Ban bans | Inquirer Opinion
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Ban bans

/ 12:20 AM August 11, 2016

I was going to continue talking about power pricing this week. But I want to do some more work on it first. Let me instead talk about bans.

Bans usurp individual initiative with government thinking—and whenever was the government thinking to be praised? Far too often, bans, instead of stopping the offense, create crime. So you need to think very carefully first: Is a ban the best solution, or just the easiest? Is there no more effective solution?


Nothing can ever be totally stopped; it just goes underground—at high cost. The US Prohibition is, of course, the epitome of examples. But there are others. Take jueteng. Why on earth is it illegal? Bingo isn’t, and gambling “dens” are now a multibillion-dollar investment down at the bay and elsewhere. Legalize jueteng and watch the corruption of local officials, and the numbers in jail, decline. And the government can make some legitimate money out of it.

Like all law-abiding citizens (I’ve not even had a traffic citation in the past 50 years), I support


President Duterte’s all-out war on crime, corruption and drugs. Reducing crime is a police job, where the ultimate aim should be to prevent rather than capture. Corruption is an executive function. The President must set the example, and he does. He now needs to get that honesty installed all the way down. Businessmen can help by the simple act of not paying bribes. We have, in the business community, introduced an Integrity Initiative where companies sign a pledge to not bribe—but the 2,600 signatories, impressive as that number is, are mostly honest players anyway. We need the real cheats to reform. That needs an effective justice department that can go after the crooks.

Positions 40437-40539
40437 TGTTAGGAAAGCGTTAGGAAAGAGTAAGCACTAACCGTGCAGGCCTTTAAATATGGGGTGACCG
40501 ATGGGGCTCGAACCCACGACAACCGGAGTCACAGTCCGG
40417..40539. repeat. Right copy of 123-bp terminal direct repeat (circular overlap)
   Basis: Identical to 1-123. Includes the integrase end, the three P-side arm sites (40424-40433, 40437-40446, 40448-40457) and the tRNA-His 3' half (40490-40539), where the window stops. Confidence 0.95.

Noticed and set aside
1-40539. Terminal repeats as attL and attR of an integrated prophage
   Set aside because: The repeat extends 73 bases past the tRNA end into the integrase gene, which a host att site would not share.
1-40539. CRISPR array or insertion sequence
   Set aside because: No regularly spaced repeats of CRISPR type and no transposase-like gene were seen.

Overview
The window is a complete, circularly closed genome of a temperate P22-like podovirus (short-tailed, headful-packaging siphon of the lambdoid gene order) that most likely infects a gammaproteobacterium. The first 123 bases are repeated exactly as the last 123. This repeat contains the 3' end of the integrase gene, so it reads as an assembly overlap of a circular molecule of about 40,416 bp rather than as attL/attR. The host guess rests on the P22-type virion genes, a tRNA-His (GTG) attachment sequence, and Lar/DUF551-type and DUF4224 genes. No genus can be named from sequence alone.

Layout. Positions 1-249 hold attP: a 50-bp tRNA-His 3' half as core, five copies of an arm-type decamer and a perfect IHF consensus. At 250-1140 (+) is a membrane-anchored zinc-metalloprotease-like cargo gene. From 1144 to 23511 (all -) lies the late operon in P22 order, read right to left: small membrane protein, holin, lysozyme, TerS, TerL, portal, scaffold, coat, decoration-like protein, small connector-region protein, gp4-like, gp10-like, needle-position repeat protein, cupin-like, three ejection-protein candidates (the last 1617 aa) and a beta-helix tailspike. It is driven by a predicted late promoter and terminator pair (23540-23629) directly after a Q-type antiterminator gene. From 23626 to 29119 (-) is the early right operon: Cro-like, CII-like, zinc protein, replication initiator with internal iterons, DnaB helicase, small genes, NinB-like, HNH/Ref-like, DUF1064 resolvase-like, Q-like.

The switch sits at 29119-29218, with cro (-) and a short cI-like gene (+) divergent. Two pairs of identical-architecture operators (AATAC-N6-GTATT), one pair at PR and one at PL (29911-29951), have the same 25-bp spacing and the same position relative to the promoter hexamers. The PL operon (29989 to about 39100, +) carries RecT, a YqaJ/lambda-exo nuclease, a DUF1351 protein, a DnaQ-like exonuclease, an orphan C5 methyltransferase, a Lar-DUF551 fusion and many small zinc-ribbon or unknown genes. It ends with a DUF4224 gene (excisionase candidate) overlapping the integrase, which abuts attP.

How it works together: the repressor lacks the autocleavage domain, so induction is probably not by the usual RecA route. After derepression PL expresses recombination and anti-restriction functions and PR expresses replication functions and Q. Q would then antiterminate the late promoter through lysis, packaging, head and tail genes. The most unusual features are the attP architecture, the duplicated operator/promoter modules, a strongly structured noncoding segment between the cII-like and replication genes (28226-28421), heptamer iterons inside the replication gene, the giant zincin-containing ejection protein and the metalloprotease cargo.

The big issue today is the ban on drugs. In 1994, the United Nations passed a resolution to eliminate drug use within a decade. By 2008, it was a massive failure, with a global market today of $320 billion controlled by murderous drug rings. So I wonder if legalizing but controlling drugs might be a better way to go. Half the appeal of drugs for young people is the excitement of doing something you’re not supposed to.

What we’d then need is a massive campaign on the harm drugs do, starting in school at an early age. And warnings on the packets. I realize this could be of high risk and, given the huge damage drugs do to human life, may not be practicable. But it is worth some serious thought by experts on human behavior. At least one North European country tolerates drug use in special places. Portugal decriminalized it in 2001. Getting caught with drugs means no jail time, no criminal record, but a small fine and maybe a referral to a treatment program. They sought to provide treatment instead of punish drug users. Only three deaths result from drug overdose per million people in Portugal, compared to the European Union which has an average of 17.3 deaths per million. Switzerland allows heroin use by prescription, so it’s medically controlled. Holland does something similar. Other countries are beginning to shift to this thinking, too.